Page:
Small Plates, Big Flavor in Bay Shore

Chef Steven Scalesse shows off a new look for local favorite, Tullulah’s.

Chef Steven Scalesse shows off a new look for local favorite, Tullulah’s.

DSC_7341 51_opt

The first thing you notice upon meeting chef Steven Scalesse is his relaxed demeanor. This is a guy who seems almost surprised by his own success.

The chef and co-owner of Bay Shore’s Tullulah’s, Scalesse is remarkably candid about his camera-shy, humble outlook. “I’m not used to being interviewed,” says Scalesse. “When we first opened, I didn’t really want people to interview me, because I cared more about how the experience was. We were packed every night; that was what I cared about. When the New York Times called, I was cooking lunch, making wraps, and they were like, ‘Uh, the Times is on the phone.’ And I said, ‘Oh, just tell them I don’t need a subscription.’ My heart stopped when I found out they actually wanted to talk to me. You know, this is that situation that can make or break you. But it was fantastic.”

The man behind the stove got his start slinging slices in high school. One night, the pizza maker called in sick, and so began a lifelong cooking career. Scalesse moved from serving slices at the pizza counter to making the pies themselves. He got moved into the kitchen one night when the chef didn’t show, and he ended up cooking his way through high school. With an eye toward an art degree, he started at Nassau Community College but quickly realized that his passion was in the kitchen. His wife, Nicole, (then girlfriend) suggested culinary school, and Scalesse found himself at Culinary Academy in Westbury.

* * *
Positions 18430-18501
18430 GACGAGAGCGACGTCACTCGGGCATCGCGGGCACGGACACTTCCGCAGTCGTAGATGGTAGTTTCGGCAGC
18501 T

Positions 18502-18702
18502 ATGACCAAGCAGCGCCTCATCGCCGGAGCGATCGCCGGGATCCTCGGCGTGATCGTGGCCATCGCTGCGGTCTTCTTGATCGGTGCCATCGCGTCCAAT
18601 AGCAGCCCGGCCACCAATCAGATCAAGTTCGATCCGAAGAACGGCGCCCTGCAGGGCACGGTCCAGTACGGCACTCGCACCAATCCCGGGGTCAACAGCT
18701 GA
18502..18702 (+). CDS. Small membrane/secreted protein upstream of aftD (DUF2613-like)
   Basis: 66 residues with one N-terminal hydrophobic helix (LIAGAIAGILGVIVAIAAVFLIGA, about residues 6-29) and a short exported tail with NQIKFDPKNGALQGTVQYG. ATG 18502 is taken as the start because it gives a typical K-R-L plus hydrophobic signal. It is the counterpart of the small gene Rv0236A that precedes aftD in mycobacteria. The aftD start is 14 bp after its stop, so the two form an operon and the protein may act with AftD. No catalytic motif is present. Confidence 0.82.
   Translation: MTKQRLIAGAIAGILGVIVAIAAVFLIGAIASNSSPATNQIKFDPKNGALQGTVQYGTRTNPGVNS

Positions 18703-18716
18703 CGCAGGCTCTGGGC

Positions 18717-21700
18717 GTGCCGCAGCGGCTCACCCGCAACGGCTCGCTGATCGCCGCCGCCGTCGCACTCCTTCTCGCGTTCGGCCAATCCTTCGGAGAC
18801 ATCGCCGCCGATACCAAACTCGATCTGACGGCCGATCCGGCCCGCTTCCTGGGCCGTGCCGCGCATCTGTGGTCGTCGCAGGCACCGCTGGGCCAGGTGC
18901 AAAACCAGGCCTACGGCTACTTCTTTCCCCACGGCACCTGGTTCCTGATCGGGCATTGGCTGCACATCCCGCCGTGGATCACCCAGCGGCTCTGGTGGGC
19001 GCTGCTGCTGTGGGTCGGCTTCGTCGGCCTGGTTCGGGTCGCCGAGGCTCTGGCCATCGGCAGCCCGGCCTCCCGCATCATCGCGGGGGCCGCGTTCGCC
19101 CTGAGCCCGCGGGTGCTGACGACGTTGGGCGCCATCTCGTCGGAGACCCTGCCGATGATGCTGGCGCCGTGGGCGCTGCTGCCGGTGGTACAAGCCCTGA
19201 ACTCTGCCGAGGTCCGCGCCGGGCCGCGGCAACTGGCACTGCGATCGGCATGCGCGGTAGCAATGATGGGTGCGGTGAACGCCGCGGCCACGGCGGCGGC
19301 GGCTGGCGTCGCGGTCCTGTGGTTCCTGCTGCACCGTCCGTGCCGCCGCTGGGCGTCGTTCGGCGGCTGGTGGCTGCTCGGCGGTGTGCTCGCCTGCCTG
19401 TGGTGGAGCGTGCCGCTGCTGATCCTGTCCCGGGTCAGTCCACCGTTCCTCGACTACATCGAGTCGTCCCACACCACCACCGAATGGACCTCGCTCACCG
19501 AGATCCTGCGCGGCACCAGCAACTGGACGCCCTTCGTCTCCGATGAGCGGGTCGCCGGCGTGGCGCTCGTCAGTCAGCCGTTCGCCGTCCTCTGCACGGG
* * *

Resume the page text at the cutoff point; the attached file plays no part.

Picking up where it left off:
tullullahs

But it was at Café Testarossa in Syosset where Scalesse got his first taste of the line—and he was hooked. “I was used to dealing with pizzeria-style cooking, which is nothing like cooking on a full line at an Italian restaurant that’s jumping. I was only doing lunch because they didn’t have a spot for me at dinner. And then one Friday night someone didn’t show up and I got thrown to the wolves. Sink or swim. I swam, but I came home with blisters up and down my arm. I’ll never forget it. They put me on sauté and I walked out of there and said to the chef ‘I love it. Can I come back tomorrow?’”

His last stop before opening his own spot was at In Season, in Islip, working under chef Chris Hunter. It was Hunter who got Scalesse thinking more about cooking seasonally, with local ingredients. “I have a garden in the back of the restaurant with tomato plants and herbs. All the tomatoes we used this summer came from here or home. That’s what I love about cooking on Long Island. We have the ocean right here, our fish is fantastic; clams, oysters, they’re some of the best in the world, and they’re right from our backyard. I love that. There are some really beautiful things happening here.”

tullullahs2